Repair an electrical box:
This article describes how to repair the mounting screw or screw opening at an electrical box used to mount a receptacle, switch, or other device. A stripped screw or screw opening at an electrical box is more than annoying, it's unsafe as the device will not be mounted safely and securely to the wall, ceiling or other location.
But if the problem is an over-stripped screw hole on the electrical box, we sure don't want to have to tear out the whole box: well we don't,. Here we describe what to do if the mounting screw itself is stripped and we explain how to tap the electrical box opening if the problem is that that component has become stripped or enlarged. Our page top photo shows two common screw locations in a metal junction box; Below we illustrate the screw and screw mounting opening or "ear" at a receptacle box.
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I started installing a box-extender on a receptacle in my kitchen because I'm tiling my backsplash and need to raise the outlet above the tile.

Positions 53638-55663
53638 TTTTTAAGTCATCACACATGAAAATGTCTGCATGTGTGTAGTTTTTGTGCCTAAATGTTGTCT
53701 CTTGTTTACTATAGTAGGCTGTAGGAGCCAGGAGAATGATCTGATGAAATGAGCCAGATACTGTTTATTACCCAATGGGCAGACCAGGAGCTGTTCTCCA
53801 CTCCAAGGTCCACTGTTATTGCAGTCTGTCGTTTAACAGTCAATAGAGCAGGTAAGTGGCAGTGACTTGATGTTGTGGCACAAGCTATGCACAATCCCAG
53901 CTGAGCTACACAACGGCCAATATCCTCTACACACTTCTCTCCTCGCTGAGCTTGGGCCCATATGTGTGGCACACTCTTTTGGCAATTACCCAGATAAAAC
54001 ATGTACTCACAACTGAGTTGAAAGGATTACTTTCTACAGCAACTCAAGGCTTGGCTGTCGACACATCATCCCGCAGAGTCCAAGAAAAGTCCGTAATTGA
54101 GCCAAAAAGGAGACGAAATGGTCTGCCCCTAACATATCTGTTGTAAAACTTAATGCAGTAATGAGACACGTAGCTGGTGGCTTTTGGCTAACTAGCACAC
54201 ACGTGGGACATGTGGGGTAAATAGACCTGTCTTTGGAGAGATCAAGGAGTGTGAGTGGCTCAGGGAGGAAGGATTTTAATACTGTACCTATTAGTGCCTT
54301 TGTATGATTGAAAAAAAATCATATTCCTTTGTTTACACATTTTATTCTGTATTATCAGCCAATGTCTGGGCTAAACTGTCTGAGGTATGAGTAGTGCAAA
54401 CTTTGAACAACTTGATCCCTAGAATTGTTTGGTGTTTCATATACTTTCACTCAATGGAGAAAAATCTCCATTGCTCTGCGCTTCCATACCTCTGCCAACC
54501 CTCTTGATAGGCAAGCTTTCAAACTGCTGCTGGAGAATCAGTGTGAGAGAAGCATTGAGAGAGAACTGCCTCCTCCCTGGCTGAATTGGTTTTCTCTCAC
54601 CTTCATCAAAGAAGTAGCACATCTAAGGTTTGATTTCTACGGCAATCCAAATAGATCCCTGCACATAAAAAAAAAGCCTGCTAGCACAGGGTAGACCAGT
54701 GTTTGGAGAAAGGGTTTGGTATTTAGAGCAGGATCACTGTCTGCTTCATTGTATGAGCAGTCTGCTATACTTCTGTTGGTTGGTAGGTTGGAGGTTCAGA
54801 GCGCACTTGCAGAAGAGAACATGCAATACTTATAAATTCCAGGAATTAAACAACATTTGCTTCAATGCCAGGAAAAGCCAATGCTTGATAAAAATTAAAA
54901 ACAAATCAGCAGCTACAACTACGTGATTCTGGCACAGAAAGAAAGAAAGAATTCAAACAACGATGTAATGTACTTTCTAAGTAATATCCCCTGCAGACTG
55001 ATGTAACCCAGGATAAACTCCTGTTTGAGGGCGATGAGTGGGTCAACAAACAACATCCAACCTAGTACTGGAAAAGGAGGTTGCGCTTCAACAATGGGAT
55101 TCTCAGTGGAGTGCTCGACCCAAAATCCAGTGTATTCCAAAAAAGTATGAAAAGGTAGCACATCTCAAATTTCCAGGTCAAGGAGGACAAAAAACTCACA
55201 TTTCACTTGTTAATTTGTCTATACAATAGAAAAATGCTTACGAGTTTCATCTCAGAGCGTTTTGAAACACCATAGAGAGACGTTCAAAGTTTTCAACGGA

However, the top screw connecting the outlet and box wouldn't hold. I spent way too much time bent double under my cabinets trying to get it to bite, but when I finally gave up and pulled it out it was stripped at the tip (which was as far as it'd go in).
I'm sorry to bother you with triviality, but I'm new to home renovations and don't know what to do. Advice? - Julia 1/29/13
Reply: tips for replacing a stripped electrical receptacle or switch box mounting screw or screw opening
Don't feel bad, this stripped receptacle mounting screw problem has confronted countless electricians and electrical workers. It's always comforting to realize that for just about any problem we encounter, someone else has met it before, and there is almost always a known solution. In fact this problem has been around at least in the U.S. since we figure about 1918 when the first outlet box support device was patented. 
At separate articles on HOW TO ADD an ELECTRICAL OUTLET and about OLD HOUSE ELECTRICAL WIRING people have asked more than once how to fix a stripped screw or stripped mounting screw at an electrical box for an outlet (properly a receptacle), switch, or to suspend a light fixture or just to hold a box cover in place.
How to replace a stripped receptacle screw
For the case you describe, if the problem is just the screw itself is stripped, simply purchase a replacement screw or a handfull of them from your elecrical supplier. These screws are a standard thread and length, but longer versions are available at any hardware store.